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Thursday, February 11, 2010

Reading Group meeting 13/2/10

‘In a hole in the ground . .’

2 Darnley Road, West Park, Leeds.

The Tolkiens lived here between 1924 and 1925 when,

'. . it was surrounded by open fields. .'

5 Comments:

Blogger Dr. Lynn Forest-Hill said...

This comment has been removed by the author.

6:28 AM  
Blogger Dr. Lynn Forest-Hill said...

The first attempt to post the blog went wonky, so here goes again.
As usual it is in several parts:
Part the First

13.2.10

Note: some of Carol’s comments on Ch 4 ‘Treebeard’ are posted in full following here.
.
This meeting threw up lots of points for discussion. Laura began our deliberations on the Uruk Hai with the observation ‘Aren’t they wonderful!’ Carol, by post, had wondered about the orcish ‘Saruman-glob’ taking it to be an insult. Angela had brought along a book that explained as far as possible the meaning of the exchange between the orcs, and very nasty it was too. Various insulting terms did indeed emerge, and Saruman seems to have come out of it as a ‘fool’, among other things.

Laura remarked that the orcs always seem to come over as Cockneys, and noted that they also have very grim sense of humour. Carol commented that she sometimes thought Tolkien liked putting in the gruesome bits such as ‘lie quite or I’ll tickle you with this.’
Angela added that they are by no means stupid, they have a command of different kinds of orcish as well as the Common Speech, and Carol’s choice of quote shows an ability to substitute euphemisms for cruel intentions. They also have knowledge of healing. Julie likened their brutal attitude towards one another to that depicted in Wilfred Owen’s bitter poem ‘Deadbeat’.

Ian noted the amount of orc v. orc prejudice and suggested that in this latest reading we were not observing the horror of the orc abduction, but discussing the attitudes appropriate to martial men. Even though Merry and Pippin are wrenched from their companions, they, like the orcs, are all on quests. Ian also suggested that the Orcs represent Tolkien’s impression, as a junior officer, of the attitudes and behaviour of the Regular officers he encountered.

Mike proposed that with the Uruk Hai Tolkien inverts readers’ feelings because the Uruks protect Merry and Pippin from worse treatment. This sense of inversion was noted by Ian in the way orcs follow orders, and seem to confuse good and evil with their liking for ‘pleasant darkness’, and other instances of apparent oxymorons that empty out the expected moral or emotional significance of things. Laura was impressed by Grishnak’s fear of the Nazgul.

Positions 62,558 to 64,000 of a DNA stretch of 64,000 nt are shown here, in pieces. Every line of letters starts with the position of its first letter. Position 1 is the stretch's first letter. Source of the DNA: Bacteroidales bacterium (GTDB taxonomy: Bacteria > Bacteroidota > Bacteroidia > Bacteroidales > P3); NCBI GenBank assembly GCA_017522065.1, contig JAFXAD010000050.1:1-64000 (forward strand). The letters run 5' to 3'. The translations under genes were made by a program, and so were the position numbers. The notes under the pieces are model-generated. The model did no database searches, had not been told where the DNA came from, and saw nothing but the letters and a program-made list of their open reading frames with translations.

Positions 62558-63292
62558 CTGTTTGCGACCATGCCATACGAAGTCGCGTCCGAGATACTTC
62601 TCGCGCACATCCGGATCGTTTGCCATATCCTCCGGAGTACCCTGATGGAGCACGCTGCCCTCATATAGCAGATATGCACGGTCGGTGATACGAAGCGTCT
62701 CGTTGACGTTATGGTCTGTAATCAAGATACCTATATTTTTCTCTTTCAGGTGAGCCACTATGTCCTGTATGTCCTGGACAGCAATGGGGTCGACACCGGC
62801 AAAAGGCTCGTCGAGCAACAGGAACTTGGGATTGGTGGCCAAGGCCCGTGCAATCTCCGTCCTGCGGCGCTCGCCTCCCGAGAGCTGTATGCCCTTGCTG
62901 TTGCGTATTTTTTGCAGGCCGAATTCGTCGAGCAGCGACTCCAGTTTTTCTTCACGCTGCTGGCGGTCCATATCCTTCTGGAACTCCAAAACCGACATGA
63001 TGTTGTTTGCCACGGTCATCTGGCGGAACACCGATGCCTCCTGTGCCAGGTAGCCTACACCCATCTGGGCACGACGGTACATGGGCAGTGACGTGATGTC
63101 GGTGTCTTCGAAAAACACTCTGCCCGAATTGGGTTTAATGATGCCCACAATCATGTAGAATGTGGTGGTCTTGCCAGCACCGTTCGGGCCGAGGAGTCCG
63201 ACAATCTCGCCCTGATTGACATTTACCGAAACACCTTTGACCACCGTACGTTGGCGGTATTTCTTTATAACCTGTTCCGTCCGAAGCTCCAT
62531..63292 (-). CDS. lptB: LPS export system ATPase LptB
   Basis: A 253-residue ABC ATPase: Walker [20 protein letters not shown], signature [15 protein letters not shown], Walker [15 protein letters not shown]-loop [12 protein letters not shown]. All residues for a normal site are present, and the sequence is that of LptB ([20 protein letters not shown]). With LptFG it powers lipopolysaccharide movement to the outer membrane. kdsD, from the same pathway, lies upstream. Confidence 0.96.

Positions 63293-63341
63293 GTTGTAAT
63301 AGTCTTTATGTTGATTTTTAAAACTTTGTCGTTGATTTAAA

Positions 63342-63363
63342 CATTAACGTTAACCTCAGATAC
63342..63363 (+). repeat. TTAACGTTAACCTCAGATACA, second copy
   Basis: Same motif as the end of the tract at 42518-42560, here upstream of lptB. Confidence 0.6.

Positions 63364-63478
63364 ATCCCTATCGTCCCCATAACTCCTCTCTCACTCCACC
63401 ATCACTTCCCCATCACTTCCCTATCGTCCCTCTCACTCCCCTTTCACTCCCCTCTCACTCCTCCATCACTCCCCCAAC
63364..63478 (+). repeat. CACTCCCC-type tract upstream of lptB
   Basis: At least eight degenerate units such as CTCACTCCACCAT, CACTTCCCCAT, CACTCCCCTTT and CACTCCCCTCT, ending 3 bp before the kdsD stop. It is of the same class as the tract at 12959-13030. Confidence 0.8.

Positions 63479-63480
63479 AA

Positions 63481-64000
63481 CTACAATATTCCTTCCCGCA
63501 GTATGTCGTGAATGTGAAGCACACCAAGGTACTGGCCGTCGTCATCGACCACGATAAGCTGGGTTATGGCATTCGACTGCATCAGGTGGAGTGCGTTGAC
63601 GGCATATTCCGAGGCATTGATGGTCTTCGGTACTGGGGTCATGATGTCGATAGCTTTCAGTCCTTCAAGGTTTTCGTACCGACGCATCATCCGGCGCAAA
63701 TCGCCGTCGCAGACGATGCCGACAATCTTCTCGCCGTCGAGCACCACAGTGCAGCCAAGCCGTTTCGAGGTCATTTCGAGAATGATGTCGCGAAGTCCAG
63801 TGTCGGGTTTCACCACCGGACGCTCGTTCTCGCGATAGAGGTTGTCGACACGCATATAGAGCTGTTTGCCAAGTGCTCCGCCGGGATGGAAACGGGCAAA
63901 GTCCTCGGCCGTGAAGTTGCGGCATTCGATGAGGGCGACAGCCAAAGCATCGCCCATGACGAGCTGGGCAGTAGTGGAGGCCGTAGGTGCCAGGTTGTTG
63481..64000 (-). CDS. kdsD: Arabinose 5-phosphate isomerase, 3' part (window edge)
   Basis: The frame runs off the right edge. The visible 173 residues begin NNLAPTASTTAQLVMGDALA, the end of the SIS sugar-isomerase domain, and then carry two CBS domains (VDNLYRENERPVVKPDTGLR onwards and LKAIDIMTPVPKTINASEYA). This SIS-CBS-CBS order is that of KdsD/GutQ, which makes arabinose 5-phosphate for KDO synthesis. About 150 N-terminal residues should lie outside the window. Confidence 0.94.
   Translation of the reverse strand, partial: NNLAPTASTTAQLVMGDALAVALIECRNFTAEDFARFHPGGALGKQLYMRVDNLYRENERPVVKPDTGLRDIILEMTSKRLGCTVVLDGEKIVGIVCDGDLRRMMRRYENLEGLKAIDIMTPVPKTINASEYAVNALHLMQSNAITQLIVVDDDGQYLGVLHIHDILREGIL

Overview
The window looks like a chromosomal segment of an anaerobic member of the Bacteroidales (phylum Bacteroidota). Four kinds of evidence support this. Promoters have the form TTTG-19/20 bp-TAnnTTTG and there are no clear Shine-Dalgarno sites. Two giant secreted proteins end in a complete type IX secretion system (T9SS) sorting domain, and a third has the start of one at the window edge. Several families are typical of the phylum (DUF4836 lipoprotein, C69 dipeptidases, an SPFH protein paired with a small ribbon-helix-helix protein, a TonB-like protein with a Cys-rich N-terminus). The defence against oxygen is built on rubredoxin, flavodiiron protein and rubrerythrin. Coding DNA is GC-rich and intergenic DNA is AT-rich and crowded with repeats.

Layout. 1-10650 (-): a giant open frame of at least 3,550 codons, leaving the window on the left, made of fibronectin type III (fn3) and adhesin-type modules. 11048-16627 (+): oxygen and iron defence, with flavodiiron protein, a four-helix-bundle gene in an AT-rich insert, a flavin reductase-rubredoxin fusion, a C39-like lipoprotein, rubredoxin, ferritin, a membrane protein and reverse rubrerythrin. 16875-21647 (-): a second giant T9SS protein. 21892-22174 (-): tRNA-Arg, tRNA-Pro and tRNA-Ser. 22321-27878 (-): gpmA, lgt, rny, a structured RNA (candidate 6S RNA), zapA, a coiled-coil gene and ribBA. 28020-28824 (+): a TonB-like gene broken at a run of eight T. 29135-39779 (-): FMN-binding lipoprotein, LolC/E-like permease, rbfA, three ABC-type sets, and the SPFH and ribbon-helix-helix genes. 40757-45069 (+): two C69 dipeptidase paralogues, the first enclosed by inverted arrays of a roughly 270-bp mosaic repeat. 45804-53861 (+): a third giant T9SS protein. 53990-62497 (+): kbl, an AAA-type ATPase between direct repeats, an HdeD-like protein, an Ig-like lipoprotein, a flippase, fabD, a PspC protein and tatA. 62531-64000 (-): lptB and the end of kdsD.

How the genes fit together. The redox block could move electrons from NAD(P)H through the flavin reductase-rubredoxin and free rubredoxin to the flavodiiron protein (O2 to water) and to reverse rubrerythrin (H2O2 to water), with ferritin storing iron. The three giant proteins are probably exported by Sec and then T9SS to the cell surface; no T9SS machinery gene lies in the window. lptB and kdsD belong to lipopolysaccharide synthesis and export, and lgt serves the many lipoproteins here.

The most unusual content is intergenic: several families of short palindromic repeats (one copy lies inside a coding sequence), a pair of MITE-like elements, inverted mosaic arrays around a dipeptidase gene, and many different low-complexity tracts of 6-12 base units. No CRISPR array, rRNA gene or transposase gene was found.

In response to my observation that chaos seems to be associated with orcs so that discipline seems to define the virtuous characters or races, Ian suggested it came down to the difference between ideal and real ‘on the ground’ – when things are happening. Mike added that it perhaps represented the British understanding of discipline as necessary. Laura picked this up with reference to the Battle of Hastings when the troops of Harold Godwinson broke ranks (although as she pointed out, they were already exhausted from their forced march south). The pejorative sense of discipline was noted in the context of Roman discipline v. British skirmishing. Chris picked up a similar comparison when he reminded us that Nelson was renowned for his successful lack of discipline while the strict discipline of the British at the Battle of Jutland (1915) led to the loss of a number of its ‘dreadnaughts’.

Changing direction, Chris wondered ‘why Pippin?’ He has been in trouble quite a bit before this, but now becomes quite prominent. I remarked that he seems more active in this chapter, and Laura wisely noted that Merry has had a bang on the head. Mike wondered about the wisdom of provoking Grishnak by saying ‘gollum, gollum’ to him. Laura noted that Grishnak’s fingers twitch. Angela reminded us that the existence of the Ring was known to him, but it still seemed a risky tactic. Laura and Julie found Grishnak articulate.

6:32 AM  
Blogger Dr. Lynn Forest-Hill said...

Part the Second:

Continuing the development of our appreciation of orcish intellect, Angela noted Grishnak’s ironic comment that kindness wasn’t one of even Ugluk’s faults! Ian remarked that this suggested that orcs know what kindness amounts to, and I thought they counted it as a weakness.

We went on to an in-depth discussion of trees and tree-lore. Julie noted that Quickbeam is another name for Aspen, because of its quivering nature. Ian remarked that in Irish mythology the first female was created from a Rowan tree. Carol had noted that the rowan is also called ‘quicken’ or ‘wicken’ and that she had once lived in ‘Wickentree Lane’. We cannot rule out dialect variations in these names. It was noted then that druids lit fires of rowan wood to predict battles and invite the sidhe to fight with them. Ian had done a lot of background research and found that in the Book of Taliesin there is an account of the Battle of the Trees when trees are called into existence. He also read for us the Book’s list of trees and their special attributes.